Synthesis of the nanoparticles is out by adding a trioctylphosphine solution of the appropriate zinc complex to a heated (175°C) solution of trioctylphosphineoxide. The mixture is for 2 hrs and then allowed to cool to room temperature. The particles are from solution via the addition of methanol and dispersed in hexane for analysis.
Non-oxide semiconductor nanocrystals
The most studied non-oxide semiconductors are cadmium chalcogenides. These nanocrystals were probably the first material used to demonstrate quantum size effects corresponding to a change in the electronic structure with size, i.e., the increase of the band gap energy with the decrease in size of particles. These semiconductors nanocrystals are commonly synthesized by thermal decomposition of an organometallic precursor dissolved in an anhydrous solvent containing the source of chalcogenide and a stabilizing material such as polymer or capping ligand. Stabilizing molecules bound to the surface of particles control their growth and prevent particle aggregation.
Nonoxide semiconductor nanoparticles are commonly synthesized by pyrolysis of organometallic precursor(s) dissolved in anhydrate solvents at elevated temperatures in an airless environment in the presence of polymer stabilizer or capping material. In the synthesis of metallic nanoparticles, polymers attached on the surface are commonly termed as polymer stabilizers. However, in the synthesis of semiconductor nanoparticles, polymers on the surface are generally referred to as capping materials. Capping materials are linked to the surface of nanocrystallites via either covalent bonds or other bonds such as dative bonds. Examples are sulfur and transition metal ions and nitrogen lone pair of electrons form dative bond.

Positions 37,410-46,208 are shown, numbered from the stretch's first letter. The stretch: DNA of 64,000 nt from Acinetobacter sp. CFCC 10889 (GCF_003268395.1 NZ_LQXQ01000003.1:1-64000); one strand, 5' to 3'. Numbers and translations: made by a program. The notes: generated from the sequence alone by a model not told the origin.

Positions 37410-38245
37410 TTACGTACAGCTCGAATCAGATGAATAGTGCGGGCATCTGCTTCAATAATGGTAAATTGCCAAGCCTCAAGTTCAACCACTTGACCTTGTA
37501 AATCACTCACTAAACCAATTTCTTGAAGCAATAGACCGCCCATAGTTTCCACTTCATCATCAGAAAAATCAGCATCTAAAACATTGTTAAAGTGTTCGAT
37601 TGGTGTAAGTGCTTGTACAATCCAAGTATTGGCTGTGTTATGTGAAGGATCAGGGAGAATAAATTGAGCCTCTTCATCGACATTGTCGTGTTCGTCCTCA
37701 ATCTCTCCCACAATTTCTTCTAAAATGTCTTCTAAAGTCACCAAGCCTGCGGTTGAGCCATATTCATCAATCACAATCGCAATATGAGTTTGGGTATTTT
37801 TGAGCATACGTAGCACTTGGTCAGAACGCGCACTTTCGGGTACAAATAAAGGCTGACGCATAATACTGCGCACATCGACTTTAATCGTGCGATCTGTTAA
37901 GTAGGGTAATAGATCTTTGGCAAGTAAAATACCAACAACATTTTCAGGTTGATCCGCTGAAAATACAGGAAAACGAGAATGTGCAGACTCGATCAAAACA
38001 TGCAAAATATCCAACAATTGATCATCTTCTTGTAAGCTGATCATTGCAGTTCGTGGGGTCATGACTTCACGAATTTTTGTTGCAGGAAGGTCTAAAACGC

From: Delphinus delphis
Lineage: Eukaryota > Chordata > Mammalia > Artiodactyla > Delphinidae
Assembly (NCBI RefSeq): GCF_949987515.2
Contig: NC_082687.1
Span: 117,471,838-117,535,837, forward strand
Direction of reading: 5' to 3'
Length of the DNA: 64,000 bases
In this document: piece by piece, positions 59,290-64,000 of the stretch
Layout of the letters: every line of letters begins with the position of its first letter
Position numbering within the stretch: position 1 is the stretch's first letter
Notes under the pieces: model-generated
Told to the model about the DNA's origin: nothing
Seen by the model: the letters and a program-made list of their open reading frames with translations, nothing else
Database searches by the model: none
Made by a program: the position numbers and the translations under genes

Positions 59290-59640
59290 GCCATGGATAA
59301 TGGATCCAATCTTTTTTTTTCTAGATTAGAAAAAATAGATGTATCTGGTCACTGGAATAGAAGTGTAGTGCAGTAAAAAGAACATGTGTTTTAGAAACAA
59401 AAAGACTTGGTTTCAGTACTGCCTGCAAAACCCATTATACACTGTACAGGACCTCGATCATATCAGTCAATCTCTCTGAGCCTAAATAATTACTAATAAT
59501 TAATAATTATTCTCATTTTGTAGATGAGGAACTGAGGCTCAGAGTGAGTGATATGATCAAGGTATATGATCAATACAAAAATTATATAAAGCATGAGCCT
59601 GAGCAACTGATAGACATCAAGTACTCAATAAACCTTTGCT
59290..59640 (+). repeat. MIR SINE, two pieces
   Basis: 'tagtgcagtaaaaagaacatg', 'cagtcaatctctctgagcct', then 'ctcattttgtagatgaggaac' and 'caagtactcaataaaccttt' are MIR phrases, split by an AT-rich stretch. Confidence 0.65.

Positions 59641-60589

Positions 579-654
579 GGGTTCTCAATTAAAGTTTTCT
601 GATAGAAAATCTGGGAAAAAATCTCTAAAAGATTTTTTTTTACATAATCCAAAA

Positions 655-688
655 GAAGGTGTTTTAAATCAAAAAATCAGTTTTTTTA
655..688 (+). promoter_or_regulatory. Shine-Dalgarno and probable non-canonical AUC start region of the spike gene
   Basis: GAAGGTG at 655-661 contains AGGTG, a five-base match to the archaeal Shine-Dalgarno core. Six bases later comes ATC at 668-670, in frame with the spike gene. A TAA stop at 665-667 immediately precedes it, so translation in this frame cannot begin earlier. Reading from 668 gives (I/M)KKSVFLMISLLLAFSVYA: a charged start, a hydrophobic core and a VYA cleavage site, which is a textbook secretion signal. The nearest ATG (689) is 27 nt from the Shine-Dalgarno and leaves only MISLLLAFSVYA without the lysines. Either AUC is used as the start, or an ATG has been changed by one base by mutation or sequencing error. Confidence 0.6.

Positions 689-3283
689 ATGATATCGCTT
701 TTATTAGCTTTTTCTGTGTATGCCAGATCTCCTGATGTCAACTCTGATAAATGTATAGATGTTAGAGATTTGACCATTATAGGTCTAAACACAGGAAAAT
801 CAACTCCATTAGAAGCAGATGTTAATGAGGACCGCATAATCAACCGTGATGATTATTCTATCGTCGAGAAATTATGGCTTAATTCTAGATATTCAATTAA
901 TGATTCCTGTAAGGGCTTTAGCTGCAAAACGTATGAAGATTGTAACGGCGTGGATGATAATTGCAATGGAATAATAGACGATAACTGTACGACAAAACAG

Semiconductor nanocrystallites
The formation of monodispersed semiconductor nanocrystallites is generally achieved by the following approaches. First, temporally discrete nucleation is attained by a rapid increase in the reagent concentrations upon injection, resulting in an abrupt super saturation. Second, Ostwald ripening during aging at increased temperatures promotes the growth of large particles at the expense of small ones, narrowing the size distribution. Third, size selective precipitation is applied to further enhance the size uniformity. Although organic molecules are used to stabilize the colloidal dispersion, similar to that in the formation of metallic colloidal dispersions, the organic monolayers on the surfaces of semiconductor nanoparticles play a relatively less significant role as a diffusion barrier during the subsequent growth of initial nuclei. This is simply because there is a less extent or negligible subsequent growth of initial nuclei due to the depletion of growth species and the drop of temperature at the nucleation stage.